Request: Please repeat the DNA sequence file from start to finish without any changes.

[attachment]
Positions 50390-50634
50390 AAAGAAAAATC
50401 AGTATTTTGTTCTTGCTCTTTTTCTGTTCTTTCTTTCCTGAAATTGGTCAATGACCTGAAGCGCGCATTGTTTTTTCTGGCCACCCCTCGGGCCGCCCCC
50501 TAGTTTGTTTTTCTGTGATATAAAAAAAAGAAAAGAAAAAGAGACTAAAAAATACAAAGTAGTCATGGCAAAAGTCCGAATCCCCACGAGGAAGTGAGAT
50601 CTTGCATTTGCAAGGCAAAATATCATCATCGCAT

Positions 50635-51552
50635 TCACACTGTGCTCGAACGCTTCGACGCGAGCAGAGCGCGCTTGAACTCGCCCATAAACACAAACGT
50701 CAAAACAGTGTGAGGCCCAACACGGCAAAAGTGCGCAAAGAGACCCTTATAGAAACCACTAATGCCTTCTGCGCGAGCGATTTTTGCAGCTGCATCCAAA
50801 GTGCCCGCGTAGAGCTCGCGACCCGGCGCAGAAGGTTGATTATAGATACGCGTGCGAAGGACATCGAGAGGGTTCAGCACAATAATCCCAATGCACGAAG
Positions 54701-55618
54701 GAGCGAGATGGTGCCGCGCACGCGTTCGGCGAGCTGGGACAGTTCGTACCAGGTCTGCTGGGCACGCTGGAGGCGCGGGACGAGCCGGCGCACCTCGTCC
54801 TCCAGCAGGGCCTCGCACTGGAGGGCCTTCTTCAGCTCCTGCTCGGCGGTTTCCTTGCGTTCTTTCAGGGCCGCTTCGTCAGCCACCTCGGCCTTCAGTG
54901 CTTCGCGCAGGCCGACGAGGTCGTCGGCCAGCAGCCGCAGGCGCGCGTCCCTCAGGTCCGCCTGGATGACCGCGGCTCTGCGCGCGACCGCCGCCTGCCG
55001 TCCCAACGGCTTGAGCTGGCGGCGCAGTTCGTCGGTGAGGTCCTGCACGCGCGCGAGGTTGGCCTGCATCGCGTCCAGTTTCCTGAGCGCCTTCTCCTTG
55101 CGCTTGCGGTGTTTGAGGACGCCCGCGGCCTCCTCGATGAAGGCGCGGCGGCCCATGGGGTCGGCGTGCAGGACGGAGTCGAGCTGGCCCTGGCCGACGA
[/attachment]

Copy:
Positions 50390-50634
50390 AAAGAAAAATC
50401 AGTATTTTGTTCTTGCTCTTTTTCTGTTCTTTCTTTCCTGAAATTGGTCAATGACCTGAAGCGCGCATTGTTTTTTCTGGCCACCCCTCGGGCCGCCCCC
50501 TAGTTTGTTTTTCTGTGATATAAAAAAAAGAAAAGAAAAAGAGACTAAAAAATACAAAGTAGTCATGGCAAAAGTCCGAATCCCCACGAGGAAGTGAGAT
50601 CTTGCATTTGCAAGGCAAAATATCATCATCGCAT

Positions 50635-51552
50635 TCACACTGTGCTCGAACGCTTCGACGCGAGCAGAGCGCGCTTGAACTCGCCCATAAACACAAACGT
50701 CAAAACAGTGTGAGGCCCAACACGGCAAAAGTGCGCAAAGAGACCCTTATAGAAACCACTAATGCCTTCTGCGCGAGCGATTTTTGCAGCTGCATCCAAA
50801 GTGCCCGCGTAGAGCTCGCGACCCGGCGCAGAAGGTTGATTATAGATACGCGTGCGAAGGACATCGAGAGGGTTCAGCACAATAATCCCAATGCACGAAG
Positions 54701-55618
54701 GAGCGAGATGGTGCCGCGCACGCGTTCGGCGAGCTGGGACAGTTCGTACCAGGTCTGCTGGGCACGCTGGAGGCGCGGGACGAGCCGGCGCACCTCGTCC
54801 TCCAGCAGGGCCTCGCACTGGAGGGCCTTCTTCAGCTCCTGCTCGGCGGTTTCCTTGCGTTCTTTCAGGGCCGCTTCGTCAGCCACCTCGGCCTTCAGTG
54901 CTTCGCGCAGGCCGACGAGGTCGTCGGCCAGCAGCCGCAGGCGCGCGTCCCTCAGGTCCGCCTGGATGACCGCGGCTCTGCGCGCGACCGCCGCCTGCCG
55001 TCCCAACGGCTTGAGCTGGCGGCGCAGTTCGTCGGTGAGGTCCTGCACGCGCGCGAGGTTGGCCTGCATCGCGTCCAGTTTCCTGAGCGCCTTCTCCTTG
55101 CGCTTGCGGTGTTTGAGGACGCCCGCGGCCTCCTCGATGAAGGCGCGGCGGCCCATGGGGTCGGCGTGCAGGACGGAGTCGAGCTGGCCCTGGCCGACGA